For Telander, this won’t do. “I have an 18-year-old son,” he says. “This is as real as shit to me—and to him. He’s going out for an athletic scholarship and he’s skinny. He’s gauging the morality of the world and we have this iconic Hall of Fame—who’s in the Hall of Fame is important.” So he wants some baseball writers to get together with some Hall of Fame people and talk about how to proceed.

He tells me he’s even open to the idea that “if everybody in baseball is using steroids, maybe it isn’t a character issue.” After all, the game’s been tampered with plenty over the years. The mound’s been lowered. The bats and balls have been changed—how they’re made, what they’re made of. Outfield walls have been moved in and out. Maybe steroids are just one more of those things. “If it’s not cheating to use performance-enhancing drugs, then fine,” says Telander. “But that discussion has to be held.”

And the writers said, let’s not. “That was one of the most bizarre things I’ve seen—that vote,” says Telander. “It was just a vote to talk about seeing if there was something to talk about, and they voted against talking about it. The fact the writers don’t want to talk is absolutely baffling to me.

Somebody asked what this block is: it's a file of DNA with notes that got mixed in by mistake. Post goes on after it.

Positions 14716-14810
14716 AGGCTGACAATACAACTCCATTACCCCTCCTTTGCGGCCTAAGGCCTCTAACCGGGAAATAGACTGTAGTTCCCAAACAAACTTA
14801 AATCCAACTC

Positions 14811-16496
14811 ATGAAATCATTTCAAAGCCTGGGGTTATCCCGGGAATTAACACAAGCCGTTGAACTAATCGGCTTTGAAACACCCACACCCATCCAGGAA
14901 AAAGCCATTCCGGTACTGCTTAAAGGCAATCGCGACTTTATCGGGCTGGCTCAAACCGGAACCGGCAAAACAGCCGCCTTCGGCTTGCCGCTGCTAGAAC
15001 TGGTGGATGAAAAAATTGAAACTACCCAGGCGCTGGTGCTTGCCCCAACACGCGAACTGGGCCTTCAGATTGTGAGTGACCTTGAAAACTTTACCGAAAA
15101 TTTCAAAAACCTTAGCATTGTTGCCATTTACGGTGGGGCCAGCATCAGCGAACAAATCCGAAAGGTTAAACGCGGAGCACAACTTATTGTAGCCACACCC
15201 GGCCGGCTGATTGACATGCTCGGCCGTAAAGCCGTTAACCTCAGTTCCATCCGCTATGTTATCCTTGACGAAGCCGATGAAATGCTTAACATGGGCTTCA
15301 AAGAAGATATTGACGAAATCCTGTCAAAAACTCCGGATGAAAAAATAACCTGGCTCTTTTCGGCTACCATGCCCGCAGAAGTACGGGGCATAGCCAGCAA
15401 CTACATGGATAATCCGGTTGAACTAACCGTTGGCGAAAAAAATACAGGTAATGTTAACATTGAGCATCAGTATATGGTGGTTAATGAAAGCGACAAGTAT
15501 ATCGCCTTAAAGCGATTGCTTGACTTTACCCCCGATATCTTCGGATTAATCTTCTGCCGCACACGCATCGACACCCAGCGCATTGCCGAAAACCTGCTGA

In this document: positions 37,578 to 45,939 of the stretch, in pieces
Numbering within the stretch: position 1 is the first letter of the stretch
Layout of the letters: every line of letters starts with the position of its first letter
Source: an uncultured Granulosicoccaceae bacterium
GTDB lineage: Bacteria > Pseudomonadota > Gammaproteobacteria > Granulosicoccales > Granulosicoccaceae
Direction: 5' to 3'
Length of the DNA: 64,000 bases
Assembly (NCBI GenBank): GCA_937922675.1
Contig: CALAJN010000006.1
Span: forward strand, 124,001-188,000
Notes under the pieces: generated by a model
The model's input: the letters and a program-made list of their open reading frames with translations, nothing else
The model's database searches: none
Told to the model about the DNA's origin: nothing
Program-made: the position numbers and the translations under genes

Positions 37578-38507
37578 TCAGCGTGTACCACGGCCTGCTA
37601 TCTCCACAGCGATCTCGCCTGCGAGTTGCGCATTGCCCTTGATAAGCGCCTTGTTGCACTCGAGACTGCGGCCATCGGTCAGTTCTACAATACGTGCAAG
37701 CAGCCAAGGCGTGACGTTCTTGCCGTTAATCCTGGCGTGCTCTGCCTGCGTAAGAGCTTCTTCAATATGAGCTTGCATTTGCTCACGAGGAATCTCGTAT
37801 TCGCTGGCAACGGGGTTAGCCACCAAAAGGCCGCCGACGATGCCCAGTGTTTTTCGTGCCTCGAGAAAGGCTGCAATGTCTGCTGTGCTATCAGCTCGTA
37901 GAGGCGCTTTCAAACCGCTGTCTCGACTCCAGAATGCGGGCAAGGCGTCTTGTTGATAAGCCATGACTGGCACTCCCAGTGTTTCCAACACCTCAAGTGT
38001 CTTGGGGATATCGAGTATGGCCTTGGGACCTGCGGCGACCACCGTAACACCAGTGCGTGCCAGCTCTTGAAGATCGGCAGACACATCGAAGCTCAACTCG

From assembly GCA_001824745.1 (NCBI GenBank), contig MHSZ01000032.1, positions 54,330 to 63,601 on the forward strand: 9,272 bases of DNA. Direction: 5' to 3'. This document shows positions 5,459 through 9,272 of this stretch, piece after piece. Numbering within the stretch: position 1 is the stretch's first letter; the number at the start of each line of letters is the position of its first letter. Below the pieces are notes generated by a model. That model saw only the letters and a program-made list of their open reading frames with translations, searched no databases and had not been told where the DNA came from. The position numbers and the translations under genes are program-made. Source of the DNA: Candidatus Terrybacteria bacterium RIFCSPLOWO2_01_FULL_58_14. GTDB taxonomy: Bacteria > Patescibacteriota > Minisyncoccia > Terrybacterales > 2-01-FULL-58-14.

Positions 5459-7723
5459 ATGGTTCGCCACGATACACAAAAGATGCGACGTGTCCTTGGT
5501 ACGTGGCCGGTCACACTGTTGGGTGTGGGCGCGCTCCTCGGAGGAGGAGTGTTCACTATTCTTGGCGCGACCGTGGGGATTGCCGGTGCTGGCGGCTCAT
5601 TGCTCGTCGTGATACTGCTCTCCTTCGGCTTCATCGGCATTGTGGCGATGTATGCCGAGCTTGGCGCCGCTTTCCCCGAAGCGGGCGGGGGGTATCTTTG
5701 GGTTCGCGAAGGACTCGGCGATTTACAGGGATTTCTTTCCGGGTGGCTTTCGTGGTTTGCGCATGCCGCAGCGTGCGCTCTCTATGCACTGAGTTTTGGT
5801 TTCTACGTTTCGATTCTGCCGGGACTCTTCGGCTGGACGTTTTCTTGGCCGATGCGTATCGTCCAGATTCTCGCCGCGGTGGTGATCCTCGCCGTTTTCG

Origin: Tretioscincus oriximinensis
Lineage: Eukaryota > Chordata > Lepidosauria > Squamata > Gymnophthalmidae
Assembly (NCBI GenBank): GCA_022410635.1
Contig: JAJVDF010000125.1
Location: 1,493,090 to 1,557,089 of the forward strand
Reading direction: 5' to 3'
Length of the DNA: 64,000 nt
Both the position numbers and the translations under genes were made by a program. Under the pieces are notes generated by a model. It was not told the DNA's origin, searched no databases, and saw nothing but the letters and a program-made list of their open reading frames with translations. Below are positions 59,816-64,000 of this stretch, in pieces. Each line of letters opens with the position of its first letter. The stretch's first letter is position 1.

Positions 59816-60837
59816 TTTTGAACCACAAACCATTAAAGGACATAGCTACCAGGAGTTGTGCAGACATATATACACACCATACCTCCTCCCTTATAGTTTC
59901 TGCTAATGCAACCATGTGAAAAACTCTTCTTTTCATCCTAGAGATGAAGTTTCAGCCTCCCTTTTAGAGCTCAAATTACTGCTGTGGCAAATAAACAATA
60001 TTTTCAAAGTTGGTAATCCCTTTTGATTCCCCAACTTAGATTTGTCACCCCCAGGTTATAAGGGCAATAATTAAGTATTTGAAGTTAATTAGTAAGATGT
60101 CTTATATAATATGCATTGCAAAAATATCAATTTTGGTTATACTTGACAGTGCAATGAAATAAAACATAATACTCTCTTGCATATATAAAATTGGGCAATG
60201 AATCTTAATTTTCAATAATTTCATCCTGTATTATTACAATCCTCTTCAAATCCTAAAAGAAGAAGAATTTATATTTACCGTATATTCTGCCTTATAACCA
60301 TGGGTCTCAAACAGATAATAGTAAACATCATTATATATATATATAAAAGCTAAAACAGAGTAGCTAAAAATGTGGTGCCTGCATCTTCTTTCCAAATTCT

“I’ll just have to voice my opinions in a column. But I can’t come up with answers on my own. I was looking for help. I was looking for buddies in this quest.”

So he wrote the column. He said in the Sunday Sun-Times that baseball writers “have met our match” with Hall of Fame candidates from the PED era. “If we writers keep all the steroid users and suspected steroid users out,” he wrote, nodding to the fact that McGwire, for one, has never admitted to using them, “we will have a bizarrely misshapen Hall, as well as one that might have punished the innocent and rewarded the guilty.